The Coastal Star

Lantana: Lantana’s new librarian is homegrown and never left town

One of Kristine Kreidler’s goals is to make the library more appealing to young readers. Tim Stepien/The Coastal Star

By Ron Hayes

For nearly 23 years, Sid Patchett devoted himself to seeing the Lantana Public Library shine in quality where it couldn’t compete in quantity.
Five days a week, from September 1996 when he became its director until shortly before his death last Sept. 18, Patchett drove from his home in Miami’s Coconut Grove to 205 W. Ocean Ave., determined to honor the mission he’d placed on the library’s website.
“A Place For Serious Readers.”
“We don’t stock multiple copies of the bestsellers,” he would say without apology. “We use our limited budget to create the thinking person’s library. We’ll get just one copy of a new Stephen King, and then we’ll get, say, The Princeton Guide To Evolution.”
Now the library Sid Patchett loved and led is evolving.
On Nov. 13, Kristine Kreidler began her first day as its new director. She didn’t have to drive from Miami.
Kreidler, 38, was born in Lantana. She attended Lantana Elementary School, Lantana Middle School and Santaluces High School. She still lives in town.
“I want a community library where people of all backgrounds and ages feel welcome,” she said recently. “Think about it. A library is still one of the few places where you’re not expected to buy anything.”
Her first week at work, she was off to Tallahassee to attend the Florida library directors meeting. In early December she was back, but still settling in.
Waiting to be explored on her desk were the three large file boxes her predecessor had labeled “Urgent” and “Less Urgent.” On her computer, she found the letter she’d written back in 2010, applying for an internship at the library she now leads.
“I didn’t get it, and I never met Sid,” she recalled. “But the more I find out about him, the more I wish I’d met him. I don’t know how he drove from Miami for so long. I had trouble driving to Boca Raton.”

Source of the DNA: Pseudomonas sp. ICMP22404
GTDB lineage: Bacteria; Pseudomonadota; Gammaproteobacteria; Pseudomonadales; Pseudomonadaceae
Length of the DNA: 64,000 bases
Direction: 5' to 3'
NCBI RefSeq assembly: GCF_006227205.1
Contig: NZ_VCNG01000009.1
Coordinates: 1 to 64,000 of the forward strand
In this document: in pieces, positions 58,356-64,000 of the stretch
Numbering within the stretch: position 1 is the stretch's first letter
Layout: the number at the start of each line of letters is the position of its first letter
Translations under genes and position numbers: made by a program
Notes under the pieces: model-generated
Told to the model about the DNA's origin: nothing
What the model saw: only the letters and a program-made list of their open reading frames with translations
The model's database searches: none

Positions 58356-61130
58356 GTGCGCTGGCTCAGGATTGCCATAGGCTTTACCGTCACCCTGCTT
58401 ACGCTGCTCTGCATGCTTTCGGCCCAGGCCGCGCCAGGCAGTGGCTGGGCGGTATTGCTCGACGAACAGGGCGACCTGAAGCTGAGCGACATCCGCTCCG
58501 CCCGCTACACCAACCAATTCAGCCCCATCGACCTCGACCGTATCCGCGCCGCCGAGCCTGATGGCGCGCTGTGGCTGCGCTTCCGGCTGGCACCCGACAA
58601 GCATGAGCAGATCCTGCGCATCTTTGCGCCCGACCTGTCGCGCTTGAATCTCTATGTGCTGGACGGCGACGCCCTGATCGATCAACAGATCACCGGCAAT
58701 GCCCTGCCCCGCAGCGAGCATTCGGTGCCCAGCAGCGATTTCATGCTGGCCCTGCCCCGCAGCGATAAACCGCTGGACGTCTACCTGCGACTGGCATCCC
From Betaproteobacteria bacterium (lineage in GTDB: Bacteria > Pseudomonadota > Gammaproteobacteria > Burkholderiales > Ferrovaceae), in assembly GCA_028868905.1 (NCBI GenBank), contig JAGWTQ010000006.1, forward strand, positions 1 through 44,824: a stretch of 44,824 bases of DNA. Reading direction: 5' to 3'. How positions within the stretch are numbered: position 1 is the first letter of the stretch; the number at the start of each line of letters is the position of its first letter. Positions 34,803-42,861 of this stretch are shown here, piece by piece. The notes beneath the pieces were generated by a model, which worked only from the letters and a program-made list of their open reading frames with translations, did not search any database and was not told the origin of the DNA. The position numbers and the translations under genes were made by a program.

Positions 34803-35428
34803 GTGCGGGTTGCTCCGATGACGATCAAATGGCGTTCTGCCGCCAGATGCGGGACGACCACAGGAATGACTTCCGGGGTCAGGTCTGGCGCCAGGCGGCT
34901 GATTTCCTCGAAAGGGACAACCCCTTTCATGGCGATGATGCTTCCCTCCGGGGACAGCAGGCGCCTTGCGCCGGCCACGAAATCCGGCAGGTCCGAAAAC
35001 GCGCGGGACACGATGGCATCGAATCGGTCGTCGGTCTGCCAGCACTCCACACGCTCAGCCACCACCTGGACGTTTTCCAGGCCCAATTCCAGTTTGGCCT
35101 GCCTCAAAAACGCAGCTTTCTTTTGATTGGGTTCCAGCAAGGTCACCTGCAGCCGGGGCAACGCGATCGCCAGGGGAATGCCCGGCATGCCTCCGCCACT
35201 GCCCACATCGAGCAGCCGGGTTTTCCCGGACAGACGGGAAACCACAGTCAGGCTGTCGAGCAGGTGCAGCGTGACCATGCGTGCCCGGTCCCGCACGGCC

After earning a bachelor’s degree in English and women’s studies from Florida Atlantic University and a master’s in library and information science from Florida State University — and failing to receive that internship here — Kreidler began her career with a year’s internship at the Broward County African American Library and Cultural Center, then became the youth services librarian at the Boynton Beach City Library from 2011 to 2019.
She comes to Lantana from the Boca Raton Public Library, where she supervised 17 employees and saw 45,000 patrons attending youth programs in a single year.
“This is my dream job,” she said. “I get to be the boss, but the library’s small enough that I can also interact with the patrons on a daily basis. Most library directors don’t get to do that.”
Yes, the library is small, but it’s growing. When Patchett was interviewed by The Coastal Star in February 2015, he counted about 23,000 volumes on the shelves. Kreidler arrived to find 24,194.
In 2015, the annual budget was $170,000. Today, it’s $217,000, including $20,000 for purchasing new books.
Now Kreidler is eager to bring a younger, more expansive vision to the library’s mission.
“Sid marketed us as a library for serious readers,” she said. “But are serious readers really coming here?” To find out, she plans to sponsor community surveys and focus groups. She wants to ask the library’s patrons, “What do you want?”
What she wants is the best of all worlds.
“I see lots of kids and teens walking by here,” she said. “Our children’s collection needs work, and I’m going to create a young-adult collection.”
The library has only two computers for public use. Kreidler wants more.
“I’d like to create a digital studio for teens, where they could use Photoshop and be more content creators instead of just passive consumers.”
She envisions working with AmeriCorps volunteers and perhaps the Friends of the Library’s 175 members to offer free GED training, homework help and English language classes.
She wants to start a children’s story time.
And she plans to order books based on patrons’ requests and suggestions from the online Booklist, in which the American Library Association recommends upcoming titles.
“I think our strength lies in our size and our neighborhood library status,” she said. “We’re walkable for so many, our staff knows you by name and what you enjoy, so we can recommend books you might like and anticipate your needs. We’re a small municipal library so we have more flexibility in responding promptly to patron requests for materials or programs.”
In short, Kristine Kreidler wants the Lantana Public Library to be a place for all readers, young and old, serious and not so serious.
“I don’t know if I’ll follow Sid’s philosophy,” she said. “If there’s a new Stephen King novel, I might buy two or three copies.”
For more information, call 561-540-5740 or visit www.lantanalibrary.org

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